Nightly News   |  April 01, 2014

GM CEO Apologizes to Families for Defects

New GM CEO Mary Barra faced tough questions from victims’ families on the Hill today, but failed to offer insight into GM’s handling of the ignition switch defect.

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This content comes from Closed Captioning that was broadcast along with this program.

>>> good evening. the biggest automaker in this country. a company synonymous with an entire industry has a big problem on its hands. the new ceo of gm appeared before congress. and it quickly got testy, because her company finds itself explaining faulty ignition switches, deadly accidents and a recall that's at least a decade too late. many of the victim's family members went to washington today to see the testimony for themselves. most of the cars involved here are in the inexpensive range. especially when sold on the used car market, they're often the first car a lot of young people drive. that's why a lot of young people are among the victims. today the ceo faced both lawmakers and those family members, and we begin tonight with nbc's tom costello on capitol hill tonight. tom, good evening.

>> reporter: hi, brian, the new ceo mary barra has been with the company 30 years, but she knew nothing about cars shutting down, air bags failing until she became ceo in january. the horrific stories of accidents and fatalities have filled the headlines for weeks. gm confirms at least 32 crashes and 13 deaths linked to a faulty emission switch it knew about a decade ago, yet failed to warn customers. today, seven weeks after announcing a world wide recall. gm's new ceo faced an angry congress and promised to do the right thing.

>> let me begin with my sincere apologies for the victims affected by this recall.

>> this has his ashes in it, my daughter had it done for me. i wear it every day.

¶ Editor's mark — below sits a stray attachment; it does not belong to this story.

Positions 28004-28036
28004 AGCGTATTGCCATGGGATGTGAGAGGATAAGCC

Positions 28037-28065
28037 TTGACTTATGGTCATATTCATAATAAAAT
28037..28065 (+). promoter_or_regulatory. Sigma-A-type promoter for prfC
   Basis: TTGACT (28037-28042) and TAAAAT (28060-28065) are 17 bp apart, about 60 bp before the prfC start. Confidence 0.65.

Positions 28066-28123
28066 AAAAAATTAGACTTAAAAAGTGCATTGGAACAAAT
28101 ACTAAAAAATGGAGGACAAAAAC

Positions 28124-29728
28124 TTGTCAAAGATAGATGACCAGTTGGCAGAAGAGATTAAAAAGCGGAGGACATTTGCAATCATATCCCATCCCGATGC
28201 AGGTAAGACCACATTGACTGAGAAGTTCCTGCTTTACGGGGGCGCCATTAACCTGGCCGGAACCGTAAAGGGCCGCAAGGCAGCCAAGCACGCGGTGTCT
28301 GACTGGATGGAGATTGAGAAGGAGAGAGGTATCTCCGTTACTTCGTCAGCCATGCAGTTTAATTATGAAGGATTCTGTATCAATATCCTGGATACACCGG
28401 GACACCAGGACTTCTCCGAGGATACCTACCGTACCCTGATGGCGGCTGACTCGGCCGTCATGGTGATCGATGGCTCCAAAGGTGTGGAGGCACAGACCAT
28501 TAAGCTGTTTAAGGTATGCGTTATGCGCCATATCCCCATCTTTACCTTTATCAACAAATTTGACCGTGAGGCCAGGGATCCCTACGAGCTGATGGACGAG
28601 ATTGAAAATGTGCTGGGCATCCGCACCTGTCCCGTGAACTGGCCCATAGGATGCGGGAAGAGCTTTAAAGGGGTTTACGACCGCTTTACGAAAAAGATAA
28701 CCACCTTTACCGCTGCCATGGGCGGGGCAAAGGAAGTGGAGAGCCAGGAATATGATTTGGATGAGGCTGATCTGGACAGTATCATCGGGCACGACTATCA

>> sherry sharky came for her 21-year-old son michael who died after his car went off the road in upstate new york and caught fire.

>> when i close my eyes , i see my son's face and imagine the worst, what he had to go through. that's all i can see.

>> reporter: gm knew as early as 2001 it had a problem. in 2005 it declined to make a stopgap fix citing costs. an internal gm document showing that in 2006 a design engineer signed off on a redesign for part of the ignition switch. the name on that form, ray digorgio. he said he did not know about the changes to the switch.

>> any such change was made, it was made without your knowledge?

>> that is correct.

>> reporter: the gm document appears to have been signed bydy giorgio himself. he's not responded to our request for comment. gm ordered a fix for new cars in 2006 but never told existing customers they may be at risk. regulators say they were never told either.

>> our ability to find defects requires automakers to act in good faith and provide information on time.

>> reporter: nick and kim langry wonder whether their son would be alive if gm had ordered a recall.

>> why wasn't this done sooner? it's been six years.

>> you're relating specific incidents that happened --

>> you don't know about that?

>> barra was pressed whether her company would be accountable.

>> is the company responsible?

>> we will make the best decisions for our customers. recognizing we have legal obligations and responsibilities as well as moral obligations.

>> gm said today it's hired ken feinberg, the man who ran the 9/11 fund to look at issues and programs for gm customers, gm is not yet committing to a financial settlement. this is costing the company a bundle. $750 million in the first quarter after a profit of 9$900 million in late 2013 .

>> tom costello, thanks.